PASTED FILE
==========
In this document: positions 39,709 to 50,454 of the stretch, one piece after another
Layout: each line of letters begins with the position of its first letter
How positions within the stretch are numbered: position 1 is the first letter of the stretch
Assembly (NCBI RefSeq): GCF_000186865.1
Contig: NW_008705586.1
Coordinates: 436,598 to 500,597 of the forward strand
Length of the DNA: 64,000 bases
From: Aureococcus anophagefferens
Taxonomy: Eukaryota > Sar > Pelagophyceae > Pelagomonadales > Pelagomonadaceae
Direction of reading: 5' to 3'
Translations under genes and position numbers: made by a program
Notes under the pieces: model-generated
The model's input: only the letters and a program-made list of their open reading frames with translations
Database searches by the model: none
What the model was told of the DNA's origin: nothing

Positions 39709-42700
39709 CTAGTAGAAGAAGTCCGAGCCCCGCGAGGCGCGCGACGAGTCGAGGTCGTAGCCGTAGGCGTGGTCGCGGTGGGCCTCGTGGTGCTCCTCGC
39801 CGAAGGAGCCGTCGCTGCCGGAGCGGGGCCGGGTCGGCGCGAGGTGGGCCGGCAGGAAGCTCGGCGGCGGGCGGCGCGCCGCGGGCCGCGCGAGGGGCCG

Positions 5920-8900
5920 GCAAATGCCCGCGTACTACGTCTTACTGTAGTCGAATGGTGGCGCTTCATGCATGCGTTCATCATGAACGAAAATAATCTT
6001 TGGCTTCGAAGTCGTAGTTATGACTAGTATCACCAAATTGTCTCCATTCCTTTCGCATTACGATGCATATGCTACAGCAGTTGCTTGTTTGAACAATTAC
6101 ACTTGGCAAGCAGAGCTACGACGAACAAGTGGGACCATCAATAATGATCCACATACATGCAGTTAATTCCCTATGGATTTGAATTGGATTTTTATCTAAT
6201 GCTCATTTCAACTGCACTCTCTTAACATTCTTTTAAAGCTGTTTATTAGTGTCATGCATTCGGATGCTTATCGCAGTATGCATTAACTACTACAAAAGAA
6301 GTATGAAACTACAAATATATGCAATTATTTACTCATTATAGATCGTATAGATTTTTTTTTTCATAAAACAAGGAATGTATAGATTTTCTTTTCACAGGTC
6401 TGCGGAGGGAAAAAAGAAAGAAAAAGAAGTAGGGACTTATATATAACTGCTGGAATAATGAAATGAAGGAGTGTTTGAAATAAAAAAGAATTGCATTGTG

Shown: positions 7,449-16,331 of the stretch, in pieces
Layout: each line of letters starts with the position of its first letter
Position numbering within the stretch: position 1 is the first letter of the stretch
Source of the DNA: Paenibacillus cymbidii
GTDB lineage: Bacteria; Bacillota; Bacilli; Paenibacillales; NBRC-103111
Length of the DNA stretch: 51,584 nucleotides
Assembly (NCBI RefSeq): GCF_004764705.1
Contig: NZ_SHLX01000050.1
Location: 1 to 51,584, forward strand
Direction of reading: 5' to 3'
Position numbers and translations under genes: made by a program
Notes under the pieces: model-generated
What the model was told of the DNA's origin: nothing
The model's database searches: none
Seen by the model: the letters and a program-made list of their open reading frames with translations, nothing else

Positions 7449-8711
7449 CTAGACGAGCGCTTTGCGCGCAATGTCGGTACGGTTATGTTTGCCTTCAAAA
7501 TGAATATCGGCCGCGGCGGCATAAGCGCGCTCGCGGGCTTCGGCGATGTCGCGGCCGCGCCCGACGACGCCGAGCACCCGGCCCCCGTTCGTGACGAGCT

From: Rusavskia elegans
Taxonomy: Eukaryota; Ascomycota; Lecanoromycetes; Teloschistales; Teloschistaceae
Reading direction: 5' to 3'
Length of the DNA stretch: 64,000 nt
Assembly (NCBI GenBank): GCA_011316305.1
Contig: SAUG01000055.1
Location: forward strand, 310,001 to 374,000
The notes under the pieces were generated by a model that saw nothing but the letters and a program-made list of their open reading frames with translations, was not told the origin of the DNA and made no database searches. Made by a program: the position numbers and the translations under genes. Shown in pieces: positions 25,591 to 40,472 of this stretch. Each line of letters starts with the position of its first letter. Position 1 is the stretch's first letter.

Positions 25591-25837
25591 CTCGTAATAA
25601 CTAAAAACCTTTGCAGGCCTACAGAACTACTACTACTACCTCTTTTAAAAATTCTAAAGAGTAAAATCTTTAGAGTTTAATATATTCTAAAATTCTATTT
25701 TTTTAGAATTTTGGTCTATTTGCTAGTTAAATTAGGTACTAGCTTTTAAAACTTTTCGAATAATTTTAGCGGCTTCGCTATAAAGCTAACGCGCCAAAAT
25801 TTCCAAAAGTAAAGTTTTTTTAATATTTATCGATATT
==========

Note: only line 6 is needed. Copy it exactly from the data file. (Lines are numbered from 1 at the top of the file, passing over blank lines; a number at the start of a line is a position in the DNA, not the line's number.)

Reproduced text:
Coordinates: 436,598 to 500,597 of the forward strand